Mexico still needs international investment to either maintain the growing trend or stabilise its production level, despite positive oil production growth in 2020
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Mexico still needs international investment to either maintain the growing trend or stabilise its production level, despite positive oil production growth in 2020

By GlobalData Energy 14 Apr 2021 (Last Updated May 18th, 2021 17:38)

Crude oil production in Mexico is forecasted to grow by 10% from 1,740 barrels per day (bpd) in 2020 to 1,920bpd in 2023.

Mexico still needs international investment to either maintain the growing trend or stabilise its production level, despite positive oil production growth in 2020
Marketed natural gas production output in Mexico is estimated to increase from 3.6Bcfd in 2020 to 3.9Bcfd in 2022. Credit: Brian McDonald / Shutterstock.

Crude oil production in Mexico is forecasted to grow by 10% from 1,740 barrels per day (bpd) in 2020 to 1,920bpd in 2023. The growth is expected to come from 20 priority fields where Pemex is investing most of its capital expenditure to lift the company’s crude oil output in the short term. Out of 20 fields, 15 have already started production and are anticipated to bring an additional 440,000bpd by 2023. However, in 2024 decline from mature fields is going to exceed the growth and total production in Mexico is forecasted to decline by almost 100,000bpd in 2024.

Marketed natural gas production output in the country is estimated to increase from 3.6 billion cubic feet per day (Bcfd) in 2020 to 3.9Bcfd in 2022, followed by a 12% slash in production in 2024. The biggest growth in gas production is going to come from Ixachi and Quesqui onshore developments, located in Veracruz and Tabasco areas respectively. Ixachi is expected to peak in 2023 with a 646 million cubic feet per day (MMcfd) rate, and Quesqui at 511MMcfd in 2024. Nonetheless, since main Mexico’s national oil company, Petróleos Mexicanos (Pemex), which produces nearly 98% of Mexico’s crude oil, keeps its focus on oil fields, the growing natural gas demand in the country will be increasingly dependent on imports, unless more planned gas developments are added in the short-term.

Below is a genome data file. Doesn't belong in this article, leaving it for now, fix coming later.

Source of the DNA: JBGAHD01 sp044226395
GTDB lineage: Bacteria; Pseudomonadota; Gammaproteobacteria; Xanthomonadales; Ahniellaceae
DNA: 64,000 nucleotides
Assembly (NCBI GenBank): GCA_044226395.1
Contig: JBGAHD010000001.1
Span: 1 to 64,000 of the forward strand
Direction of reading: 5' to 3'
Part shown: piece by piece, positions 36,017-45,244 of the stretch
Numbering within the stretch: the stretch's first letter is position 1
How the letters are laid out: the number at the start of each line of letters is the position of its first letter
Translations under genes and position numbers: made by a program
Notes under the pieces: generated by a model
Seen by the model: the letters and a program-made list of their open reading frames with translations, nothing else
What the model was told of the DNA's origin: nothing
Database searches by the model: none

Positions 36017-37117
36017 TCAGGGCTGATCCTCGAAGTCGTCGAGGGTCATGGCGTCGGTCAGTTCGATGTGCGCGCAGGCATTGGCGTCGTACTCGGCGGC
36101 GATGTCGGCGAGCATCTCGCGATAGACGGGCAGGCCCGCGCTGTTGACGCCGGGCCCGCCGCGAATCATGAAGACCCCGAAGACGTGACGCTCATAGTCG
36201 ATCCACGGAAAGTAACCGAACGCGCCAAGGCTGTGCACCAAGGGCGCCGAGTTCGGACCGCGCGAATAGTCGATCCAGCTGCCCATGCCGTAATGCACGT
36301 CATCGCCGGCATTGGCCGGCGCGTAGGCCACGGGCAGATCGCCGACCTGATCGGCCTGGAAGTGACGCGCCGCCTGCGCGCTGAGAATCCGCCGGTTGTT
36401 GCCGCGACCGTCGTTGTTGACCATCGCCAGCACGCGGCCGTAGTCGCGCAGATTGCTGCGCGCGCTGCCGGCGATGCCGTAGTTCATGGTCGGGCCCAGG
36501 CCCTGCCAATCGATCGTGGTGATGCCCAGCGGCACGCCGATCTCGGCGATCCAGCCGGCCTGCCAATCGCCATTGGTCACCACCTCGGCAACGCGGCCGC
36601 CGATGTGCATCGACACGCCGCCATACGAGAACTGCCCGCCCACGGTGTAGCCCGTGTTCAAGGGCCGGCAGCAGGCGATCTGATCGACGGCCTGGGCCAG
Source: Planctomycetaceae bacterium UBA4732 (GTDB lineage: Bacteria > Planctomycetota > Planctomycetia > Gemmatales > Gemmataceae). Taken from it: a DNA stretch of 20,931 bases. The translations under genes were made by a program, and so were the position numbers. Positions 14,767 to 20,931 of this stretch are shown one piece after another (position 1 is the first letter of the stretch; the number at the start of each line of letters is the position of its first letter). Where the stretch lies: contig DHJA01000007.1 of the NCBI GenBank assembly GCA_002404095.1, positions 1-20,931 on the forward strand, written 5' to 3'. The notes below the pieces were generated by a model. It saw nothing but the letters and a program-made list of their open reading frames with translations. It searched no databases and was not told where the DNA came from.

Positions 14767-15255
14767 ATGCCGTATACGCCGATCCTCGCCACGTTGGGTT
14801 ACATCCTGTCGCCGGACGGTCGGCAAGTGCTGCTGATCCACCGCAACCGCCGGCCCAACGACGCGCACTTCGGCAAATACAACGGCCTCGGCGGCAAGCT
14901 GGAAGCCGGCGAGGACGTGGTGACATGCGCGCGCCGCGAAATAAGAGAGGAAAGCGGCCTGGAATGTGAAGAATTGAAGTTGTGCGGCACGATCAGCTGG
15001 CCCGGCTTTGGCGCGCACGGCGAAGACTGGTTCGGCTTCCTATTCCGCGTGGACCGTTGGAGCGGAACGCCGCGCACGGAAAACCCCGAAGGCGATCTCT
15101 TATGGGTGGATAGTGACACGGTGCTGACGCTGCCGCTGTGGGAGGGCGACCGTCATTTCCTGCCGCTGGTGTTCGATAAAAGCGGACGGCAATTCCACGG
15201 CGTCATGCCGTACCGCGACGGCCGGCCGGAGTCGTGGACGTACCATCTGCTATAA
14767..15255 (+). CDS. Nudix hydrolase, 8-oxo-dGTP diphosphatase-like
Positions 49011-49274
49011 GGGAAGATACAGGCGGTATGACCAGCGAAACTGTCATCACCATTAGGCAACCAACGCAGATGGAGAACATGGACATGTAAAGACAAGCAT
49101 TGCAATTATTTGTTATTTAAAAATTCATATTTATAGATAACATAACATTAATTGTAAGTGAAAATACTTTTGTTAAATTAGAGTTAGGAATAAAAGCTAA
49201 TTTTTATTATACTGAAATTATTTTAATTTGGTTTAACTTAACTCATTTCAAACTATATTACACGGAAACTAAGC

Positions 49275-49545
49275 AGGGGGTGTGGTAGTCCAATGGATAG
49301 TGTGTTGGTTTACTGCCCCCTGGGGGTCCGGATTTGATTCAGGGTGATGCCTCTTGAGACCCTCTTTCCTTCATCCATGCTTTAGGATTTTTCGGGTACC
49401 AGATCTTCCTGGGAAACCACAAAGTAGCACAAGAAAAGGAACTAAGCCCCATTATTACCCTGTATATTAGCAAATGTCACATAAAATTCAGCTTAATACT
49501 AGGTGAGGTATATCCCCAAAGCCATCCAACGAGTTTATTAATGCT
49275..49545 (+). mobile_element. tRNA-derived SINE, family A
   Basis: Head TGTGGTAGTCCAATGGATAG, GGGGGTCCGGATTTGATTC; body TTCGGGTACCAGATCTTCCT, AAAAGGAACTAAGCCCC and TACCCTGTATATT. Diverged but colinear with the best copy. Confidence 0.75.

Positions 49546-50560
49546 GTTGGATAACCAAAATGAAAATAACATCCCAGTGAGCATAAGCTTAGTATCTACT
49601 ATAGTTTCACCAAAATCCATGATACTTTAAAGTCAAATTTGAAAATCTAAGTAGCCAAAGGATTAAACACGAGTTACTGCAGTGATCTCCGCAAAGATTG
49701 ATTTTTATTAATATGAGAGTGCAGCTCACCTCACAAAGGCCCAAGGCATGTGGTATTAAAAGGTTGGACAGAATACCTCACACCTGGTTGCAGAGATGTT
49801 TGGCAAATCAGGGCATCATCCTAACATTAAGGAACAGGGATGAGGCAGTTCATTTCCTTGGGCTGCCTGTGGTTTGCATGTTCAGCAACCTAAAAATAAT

Crude oil production in 2020 is estimated to have increased by 3% and reach 1,740Mbd. This is the first time in the past decade when production reverted its negative trend and this in spite of lower energy demand during the Covid-19 pandemic. However, being a part of OPEC+ group, the country still had to agree to production cuts of 100Mbd through May and June. Natural gas production in 2020 reached 3.6Bcfd, which is a 4% ramp-up compared to a year before. In March 2021, Pemex announced a new significant onshore discovery in the state of Tabasco. The discovery is Dzimpona-1EXP and is surrounded by already producing fields, Valeriana and Racemosa. The area is most likely to be developed as a complex, named General Francisco J. Mugica, and is expected to reach the production of 138Mbd of crude oil and 1,349MMcfd of natural gas from a total of 65 wells by 2023.

There are 13 planned or announced projects expected to come online between 2020 and 2024, where 12 of them are shallow water developments and only one is an onshore field, Olmos, located in the Burgos basin. These fields are projected to add 222,000bpd of crude oil and nearly 310MMcfd of natural gas. However, many producing fields that pumped their first oil before 2020 haven’t peaked yet and are still ramping up their production. For example, Ixachi, Quesqui, Xikin, Mizton, Valeriana and Cibix started before 2019 and are still going to add 411,000 bd of oil and 1,252MMcfd of gas by 2024.

Despite production growth expected in the next three years, a significant portion of capital investment still needs to be pivoted towards exploration activities and developing new deepwater resources. At the moment, Pemex has halted all potential partnerships with operators. However, until Pemex has again the ability to form partnerships to reduce risks and share costs of oil and gas projects, the company and the country may struggle to keep their production growing or even stable in the long run.

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